35 Qualities of a Bhakta, Adi Sankara, Arsha Vidya Gurukulam, Bhagavad Gita, Bhagavad Gita Chapter 12 Bhakti Yoga, Bhagavad Gita Chapter 12 Verses 13-19, Pujya Swami Dayananda Saraswati, The Qualities of a Parabhakta
Namaskaar. In our series of Qualities of a Parabhakta, we are looking at Verses #13-19 of Chapter 12 of the Bhagavad Gita, as explained by Pujya Swami Dayananda in his commentary in his landmark publication Bhagavad Gita Home Study. We now move on to Part #6 with Qualities described in verse 14 starting with “Satatam Santushtah“
JNANI IS ALWAYS SATISFIED
Satatam santustah The Jnani is always satisfied. Satatam is an important word here. Everybody is santusta, happy occasionally or with reference to some conducive situation. You may be happy with your job, your partner, your children but if I keep on extending the list, it will come to something you are not happy about. As a samsari one is happy only with reference to certain things, but not satatam santustah, not one who is always happy. This describes a sannyasi, a Jnani who Sankara says has a sense of adequacy, alampratyaya with reference to everything. He does not take issue with himself, the world and God on any account and is happy with himself. Generally we have not resolved our issues of contention even with God let alone with the world where we have numerous things to settle with various people and situations. And with regard to our own mind, body and senses, we have many accounts to settle. In this condition, it is not possible to have a constant alampratyaya.
There are only two things about which one can really say ‘enough.’ One is food. No matter how much you may like something, after you have eaten a certain quantity, you say alam, enough. That is why they say giving food is one of the two best acts of charity. If you feed somebody, he will eventually say ‘enough’; whereas money, for example, is never alam. Nor is any other thing except brahmajnana. Even empirical knowledge, aparavidya can never be alam because the more you know, the more you realise the extent of your ignorance. The sense of alam can only come when you know that you are purna, complete, because that alone cannot be improved upon. Of these two acts of charity vedanta–vijnana is greater because it creates an alampratyaya, which, unlike that created by having enough food, is not temporary. Santustah satatam is a person who has settled all his issues of contention. As a sannyasi, all he has to do is maintain his body for which he requires food etc. If it is there he is satisfied; even if it is not, he is satisfied. And whether he gets something nutritious and palatable or quite the opposite, he is happy. By mere practice one can acquire this capacity; but it is very natural for a person who has settled account with himself.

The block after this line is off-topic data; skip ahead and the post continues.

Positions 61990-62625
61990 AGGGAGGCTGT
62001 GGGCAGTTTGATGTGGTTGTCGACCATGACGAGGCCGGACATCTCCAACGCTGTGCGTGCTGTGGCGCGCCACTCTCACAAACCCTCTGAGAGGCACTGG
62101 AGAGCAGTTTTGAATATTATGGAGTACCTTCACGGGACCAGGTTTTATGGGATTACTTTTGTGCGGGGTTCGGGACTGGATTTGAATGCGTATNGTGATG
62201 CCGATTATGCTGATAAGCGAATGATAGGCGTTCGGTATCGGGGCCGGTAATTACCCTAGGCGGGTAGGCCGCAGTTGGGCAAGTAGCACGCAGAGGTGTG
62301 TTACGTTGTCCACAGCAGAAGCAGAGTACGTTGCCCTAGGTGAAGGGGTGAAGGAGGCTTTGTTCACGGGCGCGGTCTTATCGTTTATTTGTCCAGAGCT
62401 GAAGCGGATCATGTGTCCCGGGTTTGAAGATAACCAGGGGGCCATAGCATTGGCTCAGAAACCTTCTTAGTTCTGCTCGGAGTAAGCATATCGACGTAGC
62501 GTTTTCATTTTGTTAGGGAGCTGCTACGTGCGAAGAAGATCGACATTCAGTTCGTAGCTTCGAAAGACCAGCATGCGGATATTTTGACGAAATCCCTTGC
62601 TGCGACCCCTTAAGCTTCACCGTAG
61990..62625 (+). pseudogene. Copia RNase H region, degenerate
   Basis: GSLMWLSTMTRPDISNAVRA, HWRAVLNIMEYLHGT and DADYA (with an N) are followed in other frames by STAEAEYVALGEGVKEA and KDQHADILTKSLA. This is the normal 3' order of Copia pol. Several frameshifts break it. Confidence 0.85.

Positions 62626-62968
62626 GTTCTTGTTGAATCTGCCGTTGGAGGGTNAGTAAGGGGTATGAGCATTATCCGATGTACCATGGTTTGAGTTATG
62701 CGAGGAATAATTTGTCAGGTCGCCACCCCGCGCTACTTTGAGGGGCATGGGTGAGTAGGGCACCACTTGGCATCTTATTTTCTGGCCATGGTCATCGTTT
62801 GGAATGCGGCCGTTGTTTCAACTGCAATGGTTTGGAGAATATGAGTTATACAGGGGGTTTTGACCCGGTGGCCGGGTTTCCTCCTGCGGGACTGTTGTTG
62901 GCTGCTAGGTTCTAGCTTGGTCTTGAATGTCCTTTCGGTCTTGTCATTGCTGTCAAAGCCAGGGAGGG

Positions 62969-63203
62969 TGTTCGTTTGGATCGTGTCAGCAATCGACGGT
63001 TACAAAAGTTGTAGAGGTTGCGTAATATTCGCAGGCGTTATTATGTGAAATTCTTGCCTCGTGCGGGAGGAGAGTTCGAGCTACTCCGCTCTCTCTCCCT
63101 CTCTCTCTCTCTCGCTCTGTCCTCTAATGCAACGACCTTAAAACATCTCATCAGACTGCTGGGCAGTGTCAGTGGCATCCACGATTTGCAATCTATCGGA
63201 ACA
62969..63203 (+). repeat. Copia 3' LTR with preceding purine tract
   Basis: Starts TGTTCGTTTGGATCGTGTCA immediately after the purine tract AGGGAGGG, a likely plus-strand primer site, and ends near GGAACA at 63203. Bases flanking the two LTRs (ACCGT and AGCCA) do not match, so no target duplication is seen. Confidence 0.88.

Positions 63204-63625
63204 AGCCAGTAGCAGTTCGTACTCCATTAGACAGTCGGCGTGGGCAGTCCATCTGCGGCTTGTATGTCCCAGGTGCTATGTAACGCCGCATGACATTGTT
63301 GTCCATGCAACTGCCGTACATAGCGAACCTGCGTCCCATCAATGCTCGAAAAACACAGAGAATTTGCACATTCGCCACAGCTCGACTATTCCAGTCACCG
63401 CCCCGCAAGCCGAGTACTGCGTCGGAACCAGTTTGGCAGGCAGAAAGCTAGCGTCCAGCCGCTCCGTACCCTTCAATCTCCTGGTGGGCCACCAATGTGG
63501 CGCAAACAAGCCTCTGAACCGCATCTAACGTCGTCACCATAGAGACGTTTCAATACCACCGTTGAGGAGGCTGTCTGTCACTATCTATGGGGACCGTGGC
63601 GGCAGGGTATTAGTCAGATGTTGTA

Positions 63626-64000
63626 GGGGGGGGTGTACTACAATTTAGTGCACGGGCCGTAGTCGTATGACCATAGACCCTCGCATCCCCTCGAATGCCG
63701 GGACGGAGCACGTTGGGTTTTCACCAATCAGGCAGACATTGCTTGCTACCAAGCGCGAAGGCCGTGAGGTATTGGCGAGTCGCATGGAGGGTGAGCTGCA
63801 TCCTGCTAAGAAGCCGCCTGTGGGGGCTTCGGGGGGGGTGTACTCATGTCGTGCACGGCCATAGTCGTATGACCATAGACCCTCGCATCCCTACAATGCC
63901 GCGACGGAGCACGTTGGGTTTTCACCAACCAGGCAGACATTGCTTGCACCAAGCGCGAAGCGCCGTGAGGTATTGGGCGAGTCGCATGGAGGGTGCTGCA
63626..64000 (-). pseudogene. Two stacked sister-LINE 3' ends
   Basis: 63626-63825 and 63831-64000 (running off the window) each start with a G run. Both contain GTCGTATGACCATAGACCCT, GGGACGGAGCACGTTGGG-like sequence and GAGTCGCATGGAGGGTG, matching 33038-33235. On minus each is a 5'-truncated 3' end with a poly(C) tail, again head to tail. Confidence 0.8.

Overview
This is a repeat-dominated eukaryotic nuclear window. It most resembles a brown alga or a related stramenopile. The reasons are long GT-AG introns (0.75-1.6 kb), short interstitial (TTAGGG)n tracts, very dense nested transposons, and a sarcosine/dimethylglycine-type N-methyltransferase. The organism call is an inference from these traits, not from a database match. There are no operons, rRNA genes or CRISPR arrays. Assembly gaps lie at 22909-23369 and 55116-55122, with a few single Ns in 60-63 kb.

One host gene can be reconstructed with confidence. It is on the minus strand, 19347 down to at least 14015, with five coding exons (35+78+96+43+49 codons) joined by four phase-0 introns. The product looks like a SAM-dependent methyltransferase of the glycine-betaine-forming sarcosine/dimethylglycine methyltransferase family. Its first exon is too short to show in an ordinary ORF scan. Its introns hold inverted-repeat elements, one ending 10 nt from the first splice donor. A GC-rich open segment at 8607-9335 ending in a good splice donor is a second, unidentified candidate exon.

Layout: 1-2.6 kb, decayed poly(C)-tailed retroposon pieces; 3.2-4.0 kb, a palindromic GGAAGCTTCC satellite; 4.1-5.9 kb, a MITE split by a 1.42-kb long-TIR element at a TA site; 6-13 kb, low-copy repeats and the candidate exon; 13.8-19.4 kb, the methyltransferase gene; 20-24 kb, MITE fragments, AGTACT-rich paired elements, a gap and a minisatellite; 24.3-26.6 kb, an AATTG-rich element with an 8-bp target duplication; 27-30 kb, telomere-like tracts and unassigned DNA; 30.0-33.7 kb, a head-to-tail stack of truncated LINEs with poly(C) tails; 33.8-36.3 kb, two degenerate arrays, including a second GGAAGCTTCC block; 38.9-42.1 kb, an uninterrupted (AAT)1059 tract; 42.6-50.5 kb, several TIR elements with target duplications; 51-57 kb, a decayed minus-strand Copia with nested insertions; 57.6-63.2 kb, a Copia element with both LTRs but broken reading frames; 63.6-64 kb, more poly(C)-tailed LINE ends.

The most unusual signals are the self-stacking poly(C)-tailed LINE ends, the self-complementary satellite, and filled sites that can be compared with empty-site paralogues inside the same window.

Satatam can also be taken as qualifying yogi. There are two meanings for yogi based on the two meanings of the root yuj. If the root is taken in the sense of ‘to master or control, nirodhane,’ a yogi is one who has yoga, which is defined as cittavrttinirodha, control over the thoughts. The second meaning of the root yuj is ‘to unite.’ That is the sense in which it is used here. He is a yogi because of his jnana of his identity with Isvara. He is also a yogi with reference to his mind in that he has tranquility, citta-samadhana, but not by the force of his will. The once restless mind was made relatively composed by viveka and karmayoga, then when it was exposed to vedanta-pramana, it fulfilled its purpose in the recognition of the truth of itself. It poses no problem for him since he does not identify with it as ‘I.’ Being very clear about the fact that he is not the mind, he does not judge himself on the basis of mental conditions. He is satatam yogi, always a yogi. Everybody has experiences of tranquility, cittasamadhana, and in that sense is a yogi occasionally. Here Bhagavan is describing a jnani, which is why he can say satatam yogi.
The word satatam is placed between the two words – santustah and yogi – in order to modify both. This technique is called kakaksi–nyaya, the analogy of the crow’s eye. The eye of a crow does not move in its socket so, when it turns its head to see, it can look as though a single eyeball goes to the other socket. It is the same here. A single modifier placed between two nouns can modify the meaning of both nouns. Another analogy for the same situation is that of a lamp on the threshold, dehali-dipa-nyaya. It simultaneously lights up the inside and outside. Similarly here, satatam simultaneously modifies santustah and yogi.